While the publisher’s editors surely had their priorities, what were the things that you saw in the older editions that seemed problematic and in need of revision for a 2021 edition?
What caught my attention especially were the words reflecting outdated gender roles and sexist language. For example, every keisatsukan was a “policeman”; I suggested “police officer.” And when women were mentioned, it was usually in the context of spouse, office assistant or similar, and there were often references to their appearance or their competence or lack thereof, so I tweaked those as well. The original edition entry nikumenai-otoko (a man impossible to hate) evolved to nikumenai hito (someone who’s impossible to hate, p. 734), and incorporated a more inclusive sample sentence.

There were also some expressions in the text that today would be considered pejorative, for example, “to welsh,” etc. I would explain why a certain word or phrase was a problem, and we would change the sample sentences accordingly.

One interesting tidbit that Sato-san related was that when the dictionary was first compiled in 1977, many of the people (ahem, men) involved were veterans of the 1968 student movement and subsequent political activism, so the “class struggle” element was apparent in some entries even in the 1982 revised edition.

Can you give some examples of the entries that you worked on and how that went? Was the translation being done by other members of the revision team?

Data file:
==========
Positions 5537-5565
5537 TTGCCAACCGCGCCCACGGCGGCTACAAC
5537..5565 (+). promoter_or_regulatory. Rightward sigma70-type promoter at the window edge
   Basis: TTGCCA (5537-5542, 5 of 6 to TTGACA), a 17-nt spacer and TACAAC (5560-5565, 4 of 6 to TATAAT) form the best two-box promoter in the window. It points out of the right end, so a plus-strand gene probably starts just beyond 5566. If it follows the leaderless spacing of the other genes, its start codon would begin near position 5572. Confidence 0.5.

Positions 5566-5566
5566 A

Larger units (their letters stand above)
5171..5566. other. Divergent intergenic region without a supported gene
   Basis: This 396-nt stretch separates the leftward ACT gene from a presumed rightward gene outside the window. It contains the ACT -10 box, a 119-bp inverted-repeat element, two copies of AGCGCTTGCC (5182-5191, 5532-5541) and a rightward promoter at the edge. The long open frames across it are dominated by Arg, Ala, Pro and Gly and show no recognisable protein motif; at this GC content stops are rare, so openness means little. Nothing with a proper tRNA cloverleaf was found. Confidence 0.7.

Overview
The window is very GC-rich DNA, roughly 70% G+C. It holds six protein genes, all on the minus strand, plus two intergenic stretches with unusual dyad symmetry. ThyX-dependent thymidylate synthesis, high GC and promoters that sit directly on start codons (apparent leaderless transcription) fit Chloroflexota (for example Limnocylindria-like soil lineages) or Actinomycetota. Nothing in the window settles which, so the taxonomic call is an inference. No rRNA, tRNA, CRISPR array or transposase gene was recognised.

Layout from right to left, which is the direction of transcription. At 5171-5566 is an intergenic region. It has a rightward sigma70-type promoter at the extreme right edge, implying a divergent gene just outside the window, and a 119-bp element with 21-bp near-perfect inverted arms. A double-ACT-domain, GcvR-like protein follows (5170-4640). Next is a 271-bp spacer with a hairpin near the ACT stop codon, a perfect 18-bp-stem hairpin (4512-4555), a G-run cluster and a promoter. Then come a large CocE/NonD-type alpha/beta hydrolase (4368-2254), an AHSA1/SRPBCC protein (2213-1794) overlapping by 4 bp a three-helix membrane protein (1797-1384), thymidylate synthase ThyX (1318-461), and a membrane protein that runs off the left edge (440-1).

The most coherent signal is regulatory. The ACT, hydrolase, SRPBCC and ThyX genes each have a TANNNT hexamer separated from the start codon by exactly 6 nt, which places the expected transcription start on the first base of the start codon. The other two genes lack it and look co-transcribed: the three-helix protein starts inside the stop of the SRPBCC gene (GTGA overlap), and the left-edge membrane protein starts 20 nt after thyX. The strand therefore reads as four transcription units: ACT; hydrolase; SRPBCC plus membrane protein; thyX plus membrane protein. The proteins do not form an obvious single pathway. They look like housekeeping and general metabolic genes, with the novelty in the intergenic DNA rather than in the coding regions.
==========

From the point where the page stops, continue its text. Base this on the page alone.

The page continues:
I’m not familiar with those details. I assume that the initial translations were done by the translators listed in the front pages, but I don’t know whether they were part of the revision team.

One somewhat problematic aspect was how to handle references to shachō and other business-related titles in the entries. In Japanese it’s perfectly natural to say “shachō so-and-so” or “the shachō did this and that,” but most of the time, it does not sound natural to use “company president,” directly translated as a title or term of address. I usually recommended “boss” or “manager,” except in some cases where “company president” was appropriate for the context.

Were there some entries that captured your fancy or interest in particular? Some that reflect the history of this nearly 40-year-old book? Do the new entries fit in well with the old ones?
Among the new entries that I contributed to are shitataka (tough), p. 438; setsunai (one’s heart aches with sadness), p. 536, and sha ni kamaeta (cynical), p. 466. Some the existing entries for which I was able to provide fresh example sentences include dengeki (sudden), p. 660; fuminijiru (trample on [over]), p. 876; nanshoku o shimesu (have reservations [about]), p. 729; and yakubusoku (beneath someone’s abilities), p. 1,017. Sometimes there would be a Japanese sentence to gloss in English; other times it was necessary to come up with an original sample sentence.

See for example the entry for ハーフ (bicultural; p. 770). This was inserted in the 1982 second edition as (half—and half) but did indeed reflect its times; the third edition entry is considerably revised and gets rid of “Eskimo” (replaced with Inuit) and “half-breed.” Another expression that called for revision was 立役者 (a key figure; p. 584), which was added in the second edition glossed as “kingpin”; it is made more inclusive in the third edition with the more widely applicable “a key figure” and “star player.” Another interesting entry that was much expanded in the third edition is 玉の輿 (a Cinderella story; p. 589).

Many of the entries have remained through all three editions: torihada ga tatsu (get goose bumps), p. 702, and nameru (take someone for a fool), p. 726, reflecting the sound selections made by the original compilers and setting the tone for the dictionary.

We heard that you and Sato-san got together regularly to discuss the revisions. How did that help to move the project along that might have been difficult otherwise?